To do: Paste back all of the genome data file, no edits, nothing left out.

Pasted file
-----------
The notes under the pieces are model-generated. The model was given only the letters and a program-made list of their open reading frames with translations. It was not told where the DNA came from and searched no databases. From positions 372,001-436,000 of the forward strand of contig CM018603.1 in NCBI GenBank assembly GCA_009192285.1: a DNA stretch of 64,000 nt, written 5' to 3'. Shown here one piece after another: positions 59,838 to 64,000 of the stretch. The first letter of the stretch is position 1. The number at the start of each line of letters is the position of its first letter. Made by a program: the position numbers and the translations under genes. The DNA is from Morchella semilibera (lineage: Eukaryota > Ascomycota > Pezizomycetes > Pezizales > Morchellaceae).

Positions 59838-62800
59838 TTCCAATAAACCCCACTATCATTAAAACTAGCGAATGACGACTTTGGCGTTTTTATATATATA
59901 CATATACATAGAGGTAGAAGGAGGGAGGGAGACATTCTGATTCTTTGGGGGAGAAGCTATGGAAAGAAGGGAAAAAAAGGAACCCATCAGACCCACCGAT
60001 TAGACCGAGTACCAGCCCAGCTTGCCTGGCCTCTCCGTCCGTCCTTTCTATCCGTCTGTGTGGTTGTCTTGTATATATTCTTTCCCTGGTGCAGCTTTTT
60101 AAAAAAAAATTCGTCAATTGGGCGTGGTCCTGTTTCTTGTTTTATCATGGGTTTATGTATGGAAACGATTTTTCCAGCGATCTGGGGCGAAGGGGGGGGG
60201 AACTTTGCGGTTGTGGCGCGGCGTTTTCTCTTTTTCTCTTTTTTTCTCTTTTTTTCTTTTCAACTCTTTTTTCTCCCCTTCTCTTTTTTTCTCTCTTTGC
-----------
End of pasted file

The notes under the pieces are model-generated. The model was given only the letters and a program-made list of their open reading frames with translations. It was not told where the DNA came from and searched no databases. From positions 372,001-436,000 of the forward strand of contig CM018603.1 in NCBI GenBank assembly GCA_009192285.1: a DNA stretch of 64,000 nt, written 5' to 3'. Shown here one piece after another: positions 59,838 to 64,000 of the stretch. The first letter of the stretch is position 1. The number at the start of each line of letters is the position of its first letter. Made by a program: the position numbers and the translations under genes. The DNA is from Morchella semilibera (lineage: Eukaryota > Ascomycota > Pezizomycetes > Pezizales > Morchellaceae).

Positions 59838-62800
59838 TTCCAATAAACCCCACTATCATTAAAACTAGCGAATGACGACTTTGGCGTTTTTATATATATA
59901 CATATACATAGAGGTAGAAGGAGGGAGGGAGACATTCTGATTCTTTGGGGGAGAAGCTATGGAAAGAAGGGAAAAAAAGGAACCCATCAGACCCACCGAT
60001 TAGACCGAGTACCAGCCCAGCTTGCCTGGCCTCTCCGTCCGTCCTTTCTATCCGTCTGTGTGGTTGTCTTGTATATATTCTTTCCCTGGTGCAGCTTTTT
60101 AAAAAAAAATTCGTCAATTGGGCGTGGTCCTGTTTCTTGTTTTATCATGGGTTTATGTATGGAAACGATTTTTCCAGCGATCTGGGGCGAAGGGGGGGGG
60201 AACTTTGCGGTTGTGGCGCGGCGTTTTCTCTTTTTCTCTTTTTTTCTCTTTTTTTCTTTTCAACTCTTTTTTCTCCCCTTCTCTTTTTTTCTCTCTTTGC